Crabb’s answer to his own question—“Spiritual community is rare. That’s why we have professionals.”—sounds like he is coming to a similar conclusion as Freud. But rather than turning to the psychotherapy he had been trained in and practiced, Crabb started NewWay Ministries to train lay people in the art of spiritual direction. According to a CT article, Crabb “turned his back on diagnostic counseling methods in order to care for people’s souls in an unpredictable, unprofessional, fickle, and, in his opinion, most useful context: caring relationships. He now believes that there’s no better psychotherapy than friendships fashioned after the everlasting friendship between Father, Son, and the Holy Spirit.”

Spiritual community is rare. Therefore we as God’s people must rise to the challenge and learn to love one another in redemptive and healing ways, in order that one day perhaps Freud’s indictment of the church may be proved wrong.

1000 Sleepless Nights

I remember well the tears and trauma (or maybe just drama) of dropping toddlers off at Sunday school and trying to extricate oneself from clinging arms and screaming mouths, all the while promising that Mommy and Daddy will come back soon. I also remember well the times of serving in the toddler department when other parents were the ones dealing with tears and trauma–the most frustrating thing as a helper was when a parent didn’t leave but hung around and tried to calm their child. That was frustrating because it took much longer for that child to learn to be OK with the temporary separation from their parents, and they never quite gained the same level of trust in their parents. But those children whose parents left even while the child was screaming came to eventually know–not just in theory but in lived experience–that they could trust their parents and take them at their word.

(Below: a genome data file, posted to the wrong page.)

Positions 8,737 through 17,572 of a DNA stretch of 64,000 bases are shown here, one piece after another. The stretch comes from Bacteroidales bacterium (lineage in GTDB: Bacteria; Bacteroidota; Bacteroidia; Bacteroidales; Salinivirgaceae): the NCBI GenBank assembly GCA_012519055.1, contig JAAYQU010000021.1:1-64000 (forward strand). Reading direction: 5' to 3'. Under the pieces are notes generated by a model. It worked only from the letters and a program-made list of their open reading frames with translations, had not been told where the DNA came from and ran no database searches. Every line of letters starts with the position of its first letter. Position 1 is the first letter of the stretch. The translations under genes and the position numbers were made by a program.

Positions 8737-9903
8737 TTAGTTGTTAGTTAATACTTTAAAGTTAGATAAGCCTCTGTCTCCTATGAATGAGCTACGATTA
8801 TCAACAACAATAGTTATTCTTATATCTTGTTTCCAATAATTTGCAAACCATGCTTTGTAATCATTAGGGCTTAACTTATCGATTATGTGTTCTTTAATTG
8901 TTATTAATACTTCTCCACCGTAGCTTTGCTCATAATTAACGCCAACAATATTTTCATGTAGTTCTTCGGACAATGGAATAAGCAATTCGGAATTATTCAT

In her song Blessings, Laura Story asks the question: “What if a thousand sleepless nights are what it takes to know You’re near?” Just as a toddler cannot fully know (in experience, not just in theory) that her parents are trustworthy unless her parents allow her to experience the discomfort of temporary separation, so also it seems that we only come to know (in experience, not just in theory) the nearness of God when we experience that nearness night after sleepless night. But if that is the case, then most likely that means that of those thousand sleepless nights, there have been several hundred in which we did not feel God’s nearness, and may in fact have doubted His presence and wondered if He had abandoned us. And then somewhere in that long string of suffering, perhaps in night 732, something finally clicks in our heart and we begin to know that God is indeed present and near, and as those long dark nights continue, the knowledge of God’s nearness moves from mere intellectual assent to the solid conviction of lived experience.

We could add our own questions alongside Laura’s:

  • What if this chronic pain is what it takes to know You’re strong?
  • What if this job loss is what it takes to know You’re sufficient?